George Salah, my fellow member of the Mission Hill Post 327, will celebrate his 97th birthday this month (Oct. 25). George is a World War II veteran who drove Navy landing craft in the Europe and Pacific theaters. He won numerous battle stars including those at Omaha Beach, Okinawa and Iwo Jima.
George, a Chestnut Hill resident, is blessed with good health, and he is a volunteer for several veteran organizations. Remarkably George still drives and does so better than your average Boston driver. George, a 1940 graduate of English High School, loves boating and is the captain of his small yacht moored at Victory Point in Quincy. George tells me his guide to good health is: “I always eat a big breakfast, but more importantly, God has been good to me.”
English High, incidentally, was founded in 1821, and its 200-year reunion is being planned for next fall.
Incumbent Ed Markey got strong support from Mission Hill voters in last month’s U.S. Senate victory over Joe Kennedy to continue representing Massachusetts’s 7th Congressional District.
Shortly after his win, Markey bashed the police in regard to the disorder that is now permeating the country. The Senator shamelessly posted on Twitter: “Portland Police routinely attack peaceful protesters. Law enforcement officers shouldn’t be using weapons of war against protesters.”
Markey called for a nationwide ban on various forms of police protection, including tear gas. To Markey, who was first elected to Congress in 1976, I say it’s time for you to retire. I’m supporting his Republican challenger, Kevin O’Connor, who is a first-time candidate from Dover and a strong advocate for our law enforcement officers, this November.
At the first-ever Marina Bay Fashion Show on Sept. 17 to raise money for first-responders, two Mission Hill Post 327 members were honored. There was a crowd of more than 300 seated across the boardwalk, and the emcee asked the nurses, policemen and firefighters to stand as they received an enthusiastic ovation.
The emcee then said: “We have two very special guests,” first introducing Enoch “Woody” Woodhouse, a World War II fighter pilot of the famous Tuskegee Airmen, who received a standing ovation from the crowd. The emcee then introduced Col. George Rollins, an Afghanistan war veteran, and another standing ovation ensued.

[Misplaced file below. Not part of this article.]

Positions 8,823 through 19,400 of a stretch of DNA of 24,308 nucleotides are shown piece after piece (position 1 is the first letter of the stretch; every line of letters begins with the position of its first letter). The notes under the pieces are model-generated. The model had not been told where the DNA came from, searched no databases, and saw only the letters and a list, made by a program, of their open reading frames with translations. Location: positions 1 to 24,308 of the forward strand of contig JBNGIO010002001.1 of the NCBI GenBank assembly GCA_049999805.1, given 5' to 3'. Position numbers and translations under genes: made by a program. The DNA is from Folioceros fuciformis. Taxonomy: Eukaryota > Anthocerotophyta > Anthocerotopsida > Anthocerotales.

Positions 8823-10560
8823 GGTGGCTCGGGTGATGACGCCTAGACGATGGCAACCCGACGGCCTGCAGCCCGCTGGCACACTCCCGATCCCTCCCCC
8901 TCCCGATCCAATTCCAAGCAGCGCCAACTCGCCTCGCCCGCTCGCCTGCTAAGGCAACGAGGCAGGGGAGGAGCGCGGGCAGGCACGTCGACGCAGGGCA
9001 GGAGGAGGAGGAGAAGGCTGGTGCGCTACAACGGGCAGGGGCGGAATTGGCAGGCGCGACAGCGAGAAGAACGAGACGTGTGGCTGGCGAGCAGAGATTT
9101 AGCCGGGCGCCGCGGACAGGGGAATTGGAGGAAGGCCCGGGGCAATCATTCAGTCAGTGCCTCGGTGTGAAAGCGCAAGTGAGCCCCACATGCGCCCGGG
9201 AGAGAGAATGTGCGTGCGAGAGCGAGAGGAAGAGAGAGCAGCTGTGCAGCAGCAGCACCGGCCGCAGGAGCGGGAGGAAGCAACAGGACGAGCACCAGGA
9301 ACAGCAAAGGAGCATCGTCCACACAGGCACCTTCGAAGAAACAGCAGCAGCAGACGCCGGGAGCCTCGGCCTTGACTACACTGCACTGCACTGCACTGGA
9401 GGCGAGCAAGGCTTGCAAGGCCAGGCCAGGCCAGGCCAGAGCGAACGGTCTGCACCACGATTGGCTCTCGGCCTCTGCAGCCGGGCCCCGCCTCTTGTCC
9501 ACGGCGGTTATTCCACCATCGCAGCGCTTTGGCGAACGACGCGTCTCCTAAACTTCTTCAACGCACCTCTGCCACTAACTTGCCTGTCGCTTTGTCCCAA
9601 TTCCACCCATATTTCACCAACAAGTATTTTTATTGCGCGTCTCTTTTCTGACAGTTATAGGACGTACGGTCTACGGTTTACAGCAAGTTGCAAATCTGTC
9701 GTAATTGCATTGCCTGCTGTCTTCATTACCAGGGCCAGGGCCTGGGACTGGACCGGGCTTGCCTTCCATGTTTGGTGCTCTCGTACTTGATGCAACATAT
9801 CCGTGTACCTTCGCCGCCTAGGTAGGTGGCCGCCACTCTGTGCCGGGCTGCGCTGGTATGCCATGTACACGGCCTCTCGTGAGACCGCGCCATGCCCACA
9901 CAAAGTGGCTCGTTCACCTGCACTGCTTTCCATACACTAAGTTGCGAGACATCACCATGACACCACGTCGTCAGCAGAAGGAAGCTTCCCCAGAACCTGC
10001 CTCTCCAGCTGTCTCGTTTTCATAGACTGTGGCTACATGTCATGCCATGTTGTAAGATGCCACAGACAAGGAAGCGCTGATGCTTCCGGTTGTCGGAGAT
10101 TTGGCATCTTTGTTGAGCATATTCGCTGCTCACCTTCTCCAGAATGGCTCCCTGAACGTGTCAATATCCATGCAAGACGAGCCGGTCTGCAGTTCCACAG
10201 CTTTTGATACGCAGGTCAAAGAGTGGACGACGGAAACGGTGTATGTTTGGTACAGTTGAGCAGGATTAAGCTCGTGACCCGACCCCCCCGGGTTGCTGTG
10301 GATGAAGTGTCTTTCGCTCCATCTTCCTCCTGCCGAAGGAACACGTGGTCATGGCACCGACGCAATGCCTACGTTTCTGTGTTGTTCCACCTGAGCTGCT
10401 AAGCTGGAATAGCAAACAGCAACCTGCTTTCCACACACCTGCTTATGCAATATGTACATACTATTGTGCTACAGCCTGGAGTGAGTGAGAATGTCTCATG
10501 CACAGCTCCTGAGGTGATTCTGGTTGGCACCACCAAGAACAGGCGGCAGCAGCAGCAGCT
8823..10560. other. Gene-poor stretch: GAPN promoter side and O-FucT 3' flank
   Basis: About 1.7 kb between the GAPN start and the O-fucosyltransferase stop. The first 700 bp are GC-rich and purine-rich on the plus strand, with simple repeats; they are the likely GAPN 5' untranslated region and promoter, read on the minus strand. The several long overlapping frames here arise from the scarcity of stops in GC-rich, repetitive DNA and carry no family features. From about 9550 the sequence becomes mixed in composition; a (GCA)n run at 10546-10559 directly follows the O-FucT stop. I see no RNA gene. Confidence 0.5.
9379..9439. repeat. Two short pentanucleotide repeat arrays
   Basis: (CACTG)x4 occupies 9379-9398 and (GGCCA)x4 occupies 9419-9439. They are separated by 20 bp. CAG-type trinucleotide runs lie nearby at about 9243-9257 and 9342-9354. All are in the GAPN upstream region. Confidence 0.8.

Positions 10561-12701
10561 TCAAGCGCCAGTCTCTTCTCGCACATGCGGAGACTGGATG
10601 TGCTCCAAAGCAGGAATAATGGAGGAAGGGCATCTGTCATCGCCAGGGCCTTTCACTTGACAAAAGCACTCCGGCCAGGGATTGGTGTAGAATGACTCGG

Throughout the evening, many guests came up to thank our Post members. Our two Mission Hill Post members were invited by one of the event’s sponsors, Betty Veneto.
Betty, who is an ardent supporter of veterans, did not inform George or Woody they were to be the event’s guests of honor. She is the proprietor of Ginger Betty’s, a terrific bakery in Quincy. Some years ago, Ginger Betty was a dazzling second baseman for Mission Hill Liquors in the Mission Hill Softball League and among just a few women to compete in that league.
In other Post news, members were planning a meeting at Victory Point Restaurant in Quincy on Sept. 29 to welcome three new members, bringing our total to 33. For community activities, the Post is sponsoring a Mission Hill Main Streets and Mission Grammar School cleanup during October. Most importantly, the Post will hold a ceremony on Nov. 11 at Brigham Circle for Veterans Day. Unless we are restricted by COVID-19, we will resume meetings on Oct. 22 and Nov. 19. For information, contact me, the Post’s Community Liaison ([email protected]) or Adjutant Mike Gormley.
Randace Rauscher has been curating local art shows since she relocated here from New York 25 years ago. The talented Mission Hill artist has produced countless art shows and silent auctions to raise funds for nonprofits. Due to COVID-19, Randace turned to Facebook to promote her art when she was unable to do group art shows. She created a campaign called “52 in 52,” profiling one artist each week for 52 weeks.
“With galleries forced to close, artists need new methods to display their work, “said Randace, who studied Display and Design Exhibit at the Fashion Institute of Technology in Manhattan.
As a close friend and former roommate of hers, I’ve seen Randace’s brilliant work, including the art she created from assorted paper and buttons. Randace displays the same dedication to her full-time job as Director of External Affairs at the Department of Veteran Services. Follow Randace on Facebook 52 in 52 and support your local artist.
CORRECTION: In last month’s column, I mistakenly wrote that Tom Earley, the Major League hurler for the Braves, was the grandfather of the younger Tom Earley, but an avid reader reminded me that the pitcher was in fact the uncle of Tom Earley.